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Sport Students’ Success at University

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When Russell Wheldon left school with only a handful of GCSEs, no higher than a Grade D, his prospects of a high-flying career seemed pretty low.

His confidence was at rock bottom and he had little desire or interest in further study.

But after a good talking to some years later, Russell turned his life around and he is graduating from the University of Worcester this autumn with a First Class Honours degree in Sports Coaching Science.

Twenty-four-year-old Russell, who is now starting a Masters degree and aims to complete a PhD and become a university lecturer, said: “Coming to the University of Worcester has been the best thing I ever did. I’ve gained confidence and found in myself a real desire to do well.”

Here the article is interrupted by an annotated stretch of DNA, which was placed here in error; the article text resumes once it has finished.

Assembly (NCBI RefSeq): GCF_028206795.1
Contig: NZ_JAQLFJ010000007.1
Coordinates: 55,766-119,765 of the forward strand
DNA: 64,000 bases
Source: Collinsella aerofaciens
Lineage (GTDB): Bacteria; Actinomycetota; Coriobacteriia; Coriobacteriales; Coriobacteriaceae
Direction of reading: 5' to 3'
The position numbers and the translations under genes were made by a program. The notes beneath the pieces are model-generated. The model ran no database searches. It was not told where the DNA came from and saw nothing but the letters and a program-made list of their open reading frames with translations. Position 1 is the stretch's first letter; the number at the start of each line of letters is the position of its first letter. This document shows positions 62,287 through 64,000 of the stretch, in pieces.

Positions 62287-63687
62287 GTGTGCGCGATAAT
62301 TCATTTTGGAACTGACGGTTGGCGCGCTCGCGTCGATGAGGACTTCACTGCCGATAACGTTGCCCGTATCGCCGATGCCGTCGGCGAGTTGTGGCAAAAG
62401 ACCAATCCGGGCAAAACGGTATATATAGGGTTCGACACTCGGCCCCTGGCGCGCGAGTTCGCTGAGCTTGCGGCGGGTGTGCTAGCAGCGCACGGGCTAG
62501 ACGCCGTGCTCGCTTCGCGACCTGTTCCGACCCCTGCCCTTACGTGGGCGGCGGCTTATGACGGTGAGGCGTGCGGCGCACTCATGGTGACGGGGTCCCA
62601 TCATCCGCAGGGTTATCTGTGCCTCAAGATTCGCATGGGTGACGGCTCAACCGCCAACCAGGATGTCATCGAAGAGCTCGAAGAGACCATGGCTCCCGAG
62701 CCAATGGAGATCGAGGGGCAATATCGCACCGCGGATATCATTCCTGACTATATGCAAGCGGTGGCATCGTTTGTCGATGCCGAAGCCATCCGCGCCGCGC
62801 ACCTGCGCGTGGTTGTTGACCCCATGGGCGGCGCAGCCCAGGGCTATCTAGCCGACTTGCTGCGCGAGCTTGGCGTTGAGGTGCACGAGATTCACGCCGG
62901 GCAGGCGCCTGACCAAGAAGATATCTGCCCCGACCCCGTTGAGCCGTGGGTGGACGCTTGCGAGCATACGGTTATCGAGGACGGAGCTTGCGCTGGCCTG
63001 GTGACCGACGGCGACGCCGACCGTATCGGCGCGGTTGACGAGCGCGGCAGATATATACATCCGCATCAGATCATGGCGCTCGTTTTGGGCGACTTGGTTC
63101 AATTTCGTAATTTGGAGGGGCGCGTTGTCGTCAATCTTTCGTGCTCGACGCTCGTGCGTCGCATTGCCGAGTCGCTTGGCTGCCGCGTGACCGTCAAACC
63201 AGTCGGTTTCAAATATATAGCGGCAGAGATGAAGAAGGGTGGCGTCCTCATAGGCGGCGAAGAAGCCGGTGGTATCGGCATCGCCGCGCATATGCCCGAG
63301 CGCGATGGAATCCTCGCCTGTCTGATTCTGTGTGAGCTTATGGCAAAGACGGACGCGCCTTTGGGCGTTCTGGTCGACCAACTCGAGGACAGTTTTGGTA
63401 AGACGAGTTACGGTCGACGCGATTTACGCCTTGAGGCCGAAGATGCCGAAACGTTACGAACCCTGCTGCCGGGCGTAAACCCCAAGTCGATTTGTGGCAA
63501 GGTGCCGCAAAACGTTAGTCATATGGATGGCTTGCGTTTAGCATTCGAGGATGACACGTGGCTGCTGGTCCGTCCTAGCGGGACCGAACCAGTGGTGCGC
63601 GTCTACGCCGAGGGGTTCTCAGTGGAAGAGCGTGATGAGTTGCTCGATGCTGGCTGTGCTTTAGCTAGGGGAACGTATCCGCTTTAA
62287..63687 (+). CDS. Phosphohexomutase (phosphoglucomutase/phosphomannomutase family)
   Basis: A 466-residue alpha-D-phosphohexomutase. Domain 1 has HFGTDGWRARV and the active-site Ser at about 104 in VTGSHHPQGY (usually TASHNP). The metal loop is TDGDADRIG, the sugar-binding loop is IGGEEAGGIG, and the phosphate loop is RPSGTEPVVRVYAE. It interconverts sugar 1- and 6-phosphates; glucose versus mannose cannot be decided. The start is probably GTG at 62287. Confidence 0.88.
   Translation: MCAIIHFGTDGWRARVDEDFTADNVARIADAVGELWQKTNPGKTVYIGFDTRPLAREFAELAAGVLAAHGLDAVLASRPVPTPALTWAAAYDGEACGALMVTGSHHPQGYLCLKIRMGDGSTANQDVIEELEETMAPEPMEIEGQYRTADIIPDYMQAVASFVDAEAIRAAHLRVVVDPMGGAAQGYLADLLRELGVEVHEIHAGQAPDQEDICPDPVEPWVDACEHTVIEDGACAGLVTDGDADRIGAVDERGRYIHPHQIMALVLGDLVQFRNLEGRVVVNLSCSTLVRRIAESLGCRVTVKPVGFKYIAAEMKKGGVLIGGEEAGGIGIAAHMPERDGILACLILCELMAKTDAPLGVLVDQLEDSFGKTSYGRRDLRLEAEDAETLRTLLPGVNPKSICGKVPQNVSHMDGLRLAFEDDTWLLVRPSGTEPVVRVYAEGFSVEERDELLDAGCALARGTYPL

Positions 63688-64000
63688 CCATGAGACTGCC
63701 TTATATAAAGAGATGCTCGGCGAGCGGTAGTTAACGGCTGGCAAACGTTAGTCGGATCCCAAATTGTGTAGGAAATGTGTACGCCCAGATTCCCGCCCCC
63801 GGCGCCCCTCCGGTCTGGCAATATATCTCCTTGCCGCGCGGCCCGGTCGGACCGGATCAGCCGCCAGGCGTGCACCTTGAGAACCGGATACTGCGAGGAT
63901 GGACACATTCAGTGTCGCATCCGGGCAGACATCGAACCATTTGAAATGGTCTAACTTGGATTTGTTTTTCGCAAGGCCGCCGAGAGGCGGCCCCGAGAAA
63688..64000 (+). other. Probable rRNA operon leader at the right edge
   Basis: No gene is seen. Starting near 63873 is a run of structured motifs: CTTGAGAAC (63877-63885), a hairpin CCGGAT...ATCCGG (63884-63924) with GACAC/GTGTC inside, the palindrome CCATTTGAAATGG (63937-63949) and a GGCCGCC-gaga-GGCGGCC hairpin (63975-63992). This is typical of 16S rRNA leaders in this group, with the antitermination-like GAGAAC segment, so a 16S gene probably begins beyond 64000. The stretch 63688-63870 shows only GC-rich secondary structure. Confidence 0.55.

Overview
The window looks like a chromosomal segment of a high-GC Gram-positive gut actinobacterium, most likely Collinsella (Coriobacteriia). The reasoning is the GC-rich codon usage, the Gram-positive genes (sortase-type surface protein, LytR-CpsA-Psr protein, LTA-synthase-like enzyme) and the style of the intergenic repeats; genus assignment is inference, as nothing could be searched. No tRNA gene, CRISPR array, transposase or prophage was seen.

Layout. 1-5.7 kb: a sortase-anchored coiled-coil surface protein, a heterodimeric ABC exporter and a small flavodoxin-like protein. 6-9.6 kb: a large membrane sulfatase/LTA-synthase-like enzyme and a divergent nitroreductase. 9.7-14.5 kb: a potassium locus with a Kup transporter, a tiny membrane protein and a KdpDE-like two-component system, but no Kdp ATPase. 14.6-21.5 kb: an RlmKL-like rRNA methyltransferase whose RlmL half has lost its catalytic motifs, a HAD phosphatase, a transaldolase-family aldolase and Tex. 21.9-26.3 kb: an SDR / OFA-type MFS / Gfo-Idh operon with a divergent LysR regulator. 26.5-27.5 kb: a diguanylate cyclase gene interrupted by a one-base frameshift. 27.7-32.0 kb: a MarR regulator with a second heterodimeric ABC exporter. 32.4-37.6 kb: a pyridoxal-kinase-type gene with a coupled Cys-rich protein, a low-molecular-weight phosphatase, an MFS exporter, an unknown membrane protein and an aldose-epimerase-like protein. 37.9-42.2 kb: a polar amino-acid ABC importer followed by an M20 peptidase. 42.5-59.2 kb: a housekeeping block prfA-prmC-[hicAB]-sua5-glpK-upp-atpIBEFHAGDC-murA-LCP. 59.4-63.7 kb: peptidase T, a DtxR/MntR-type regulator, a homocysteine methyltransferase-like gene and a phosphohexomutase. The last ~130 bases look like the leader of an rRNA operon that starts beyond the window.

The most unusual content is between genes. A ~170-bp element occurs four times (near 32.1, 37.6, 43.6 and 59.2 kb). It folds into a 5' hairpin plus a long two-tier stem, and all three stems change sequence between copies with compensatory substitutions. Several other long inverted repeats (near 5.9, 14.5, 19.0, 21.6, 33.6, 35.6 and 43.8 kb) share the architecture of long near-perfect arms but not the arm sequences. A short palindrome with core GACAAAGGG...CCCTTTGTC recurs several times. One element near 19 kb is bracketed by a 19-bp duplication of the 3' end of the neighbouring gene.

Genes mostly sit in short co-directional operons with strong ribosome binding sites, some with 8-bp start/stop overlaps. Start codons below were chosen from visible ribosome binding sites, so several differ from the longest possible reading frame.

Russell, who was born in the Black Country and now lives in Bridgnorth, Shropshire, joined the University on a HND after completing a BTEC at Dudley College.

After his first year at the University he had impressed staff so much that he was able to transfer onto a degree course. He continued impressing staff, gaining top grades, despite suffering with dyslexia, and found a new passion in disability sport.

Since 2010 Russell has been involved in blind and visually impaired football through the University and has now secured a job with the Football Association as a Performance Analyst for the Great Britain Blind Football squad and the England Visually Impaired squad.

“I’m now travelling the world in a job I absolutely love,” he said. “It’s been a real journey for me since leaving school. I never dreamed I would have a First Class degree and be looking at such a bright future ahead of me.”

Karen Van Berlo, Senior Lecturer in Physical Education at the University, said: “Russell’s transformation from a very shy, reticent fresher to an assertive speaker on his work with the FA and the value of the university experience as a whole is remarkable.”